As a photographer, I have several DSLR camera bodies, a collection of lenses, several good compact digital cameras, and an iPhone. I recently bought a Canon S110 professional compact camera.
The iPhone is fine as a camera but has limitations, which I was aware of when I bought it. The most glaring deficiency of the iPhone from the photographer’s perspective is the tiny sensor size – not in megapixels – but its tininess. The tiny sensor size, coupled with a high-megapixel design, produces very small pixels. This translates to a big limitation for anything other than perfect lighting, as the photos get very “noisy” as the light becomes less than perfect. You’ve all seen that by now. Also, while having an adjustable focus lens is amazing in such a small-sized device, there is no true optical zoom. You may realize by now that any “digital zoom” is useless and should be the first thing you turn off – on any compact camera! I wanted to upgrade to a great small camera that would “always be with me,” but much better than an iPhone.
Specifically, I was looking for:
- Shooting in raw mode instead of just JPG.
- Optical zoom lens! With a magnification of at least 4x.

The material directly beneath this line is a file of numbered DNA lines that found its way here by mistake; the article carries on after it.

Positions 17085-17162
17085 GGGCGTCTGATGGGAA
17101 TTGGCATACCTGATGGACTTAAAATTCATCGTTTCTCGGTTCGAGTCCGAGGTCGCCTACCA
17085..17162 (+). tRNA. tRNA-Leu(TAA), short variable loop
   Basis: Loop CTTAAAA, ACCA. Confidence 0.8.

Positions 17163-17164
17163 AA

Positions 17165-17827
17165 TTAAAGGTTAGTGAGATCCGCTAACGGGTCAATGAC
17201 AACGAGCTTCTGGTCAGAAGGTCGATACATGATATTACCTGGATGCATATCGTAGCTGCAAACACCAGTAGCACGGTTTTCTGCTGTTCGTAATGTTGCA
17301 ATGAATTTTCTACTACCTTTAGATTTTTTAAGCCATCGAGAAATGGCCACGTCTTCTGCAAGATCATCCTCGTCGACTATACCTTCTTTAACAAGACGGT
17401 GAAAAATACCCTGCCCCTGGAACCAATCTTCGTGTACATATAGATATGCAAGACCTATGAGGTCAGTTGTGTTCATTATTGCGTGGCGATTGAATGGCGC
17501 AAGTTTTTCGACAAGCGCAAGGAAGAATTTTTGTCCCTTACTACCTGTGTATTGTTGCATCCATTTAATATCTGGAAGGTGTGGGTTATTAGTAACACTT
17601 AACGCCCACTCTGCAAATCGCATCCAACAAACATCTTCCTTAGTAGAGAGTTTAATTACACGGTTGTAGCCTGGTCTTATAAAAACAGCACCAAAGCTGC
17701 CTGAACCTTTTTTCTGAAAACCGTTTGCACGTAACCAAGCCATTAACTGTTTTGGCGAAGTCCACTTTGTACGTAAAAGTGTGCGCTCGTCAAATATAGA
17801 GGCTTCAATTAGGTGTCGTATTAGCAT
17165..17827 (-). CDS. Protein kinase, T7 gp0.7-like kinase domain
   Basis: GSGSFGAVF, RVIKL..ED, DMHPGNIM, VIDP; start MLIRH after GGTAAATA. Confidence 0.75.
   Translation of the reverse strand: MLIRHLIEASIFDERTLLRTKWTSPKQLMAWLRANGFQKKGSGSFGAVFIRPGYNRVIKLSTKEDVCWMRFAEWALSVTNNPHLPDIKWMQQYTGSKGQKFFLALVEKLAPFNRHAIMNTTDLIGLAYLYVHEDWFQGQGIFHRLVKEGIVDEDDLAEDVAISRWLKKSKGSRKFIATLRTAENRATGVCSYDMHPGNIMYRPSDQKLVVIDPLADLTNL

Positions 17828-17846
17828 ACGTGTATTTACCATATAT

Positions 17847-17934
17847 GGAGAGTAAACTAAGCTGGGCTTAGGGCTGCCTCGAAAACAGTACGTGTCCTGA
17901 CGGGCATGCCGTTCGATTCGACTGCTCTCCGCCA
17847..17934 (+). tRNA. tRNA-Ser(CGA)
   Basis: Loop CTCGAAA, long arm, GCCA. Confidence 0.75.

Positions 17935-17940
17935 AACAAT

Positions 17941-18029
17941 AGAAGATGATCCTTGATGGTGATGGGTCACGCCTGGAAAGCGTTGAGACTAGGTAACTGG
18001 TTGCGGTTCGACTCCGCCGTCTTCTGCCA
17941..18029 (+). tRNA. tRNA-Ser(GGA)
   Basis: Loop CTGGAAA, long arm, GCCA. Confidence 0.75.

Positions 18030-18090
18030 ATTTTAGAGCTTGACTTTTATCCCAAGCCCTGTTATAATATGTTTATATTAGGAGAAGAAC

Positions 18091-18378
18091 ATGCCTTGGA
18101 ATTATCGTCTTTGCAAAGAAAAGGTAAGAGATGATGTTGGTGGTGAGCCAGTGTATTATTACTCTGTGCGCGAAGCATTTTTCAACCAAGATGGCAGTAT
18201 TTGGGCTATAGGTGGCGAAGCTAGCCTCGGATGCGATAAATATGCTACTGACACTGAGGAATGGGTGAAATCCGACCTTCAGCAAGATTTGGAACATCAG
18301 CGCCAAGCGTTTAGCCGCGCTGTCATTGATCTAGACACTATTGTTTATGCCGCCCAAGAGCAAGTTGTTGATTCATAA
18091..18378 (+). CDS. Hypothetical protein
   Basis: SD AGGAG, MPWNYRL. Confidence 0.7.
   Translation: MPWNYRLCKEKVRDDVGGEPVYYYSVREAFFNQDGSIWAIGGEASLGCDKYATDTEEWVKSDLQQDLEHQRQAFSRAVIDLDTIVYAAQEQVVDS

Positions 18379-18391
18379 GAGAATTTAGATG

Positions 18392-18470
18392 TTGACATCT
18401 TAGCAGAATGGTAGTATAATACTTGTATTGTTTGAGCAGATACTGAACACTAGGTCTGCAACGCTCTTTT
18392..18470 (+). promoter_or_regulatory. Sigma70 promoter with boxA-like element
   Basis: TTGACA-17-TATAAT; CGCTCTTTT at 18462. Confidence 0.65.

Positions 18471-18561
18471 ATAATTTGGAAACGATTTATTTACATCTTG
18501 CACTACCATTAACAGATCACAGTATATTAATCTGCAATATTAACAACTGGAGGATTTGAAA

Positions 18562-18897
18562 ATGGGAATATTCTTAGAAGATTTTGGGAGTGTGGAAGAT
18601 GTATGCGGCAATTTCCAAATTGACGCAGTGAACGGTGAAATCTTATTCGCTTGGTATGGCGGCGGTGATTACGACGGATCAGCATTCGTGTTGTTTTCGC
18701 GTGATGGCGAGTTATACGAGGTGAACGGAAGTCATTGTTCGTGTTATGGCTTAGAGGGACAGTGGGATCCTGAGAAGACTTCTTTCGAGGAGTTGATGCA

- A fast lens that can stop down to at least F/2
- Bright xenon flash with an adjustable power level.
- Built-in WiFi, including some connectivity to social media.
- Geotagging of each photo – yes, you can do it on the Canon S110.
Regarding the GPS feature being removed from the Canon S100 to the S110, I ran the new Canon “CameraWindow” app for iOS on my iPhone. It works perfectly. If needed, the iPhone GPS chipset is augmented with data coverage and acquires a lock very fast – much faster than the built-in camera GPS features I’ve tried.
When you’re ready, write back the GPS data from the phone to the camera’s images over Wi-Fi.
So at the end of February 2013, I decided the Canon S110 was the best choice for this particular need, so I bought one.
Conclusion: The Canon S110 is a “Great Small Camera”.
Image Samples from the Canon S110 Camera
The samples below have very little post-processing, if any, typically just a bit of cropping and/or straightening. Enjoy.
At ISO 100
At ISO 400
At ISO 800
At ISO 1250
At ISO 1600
All images ©James J. Julian. All rights reserved. Stock images of the Canon PowerShot S110 from the Canon USA website.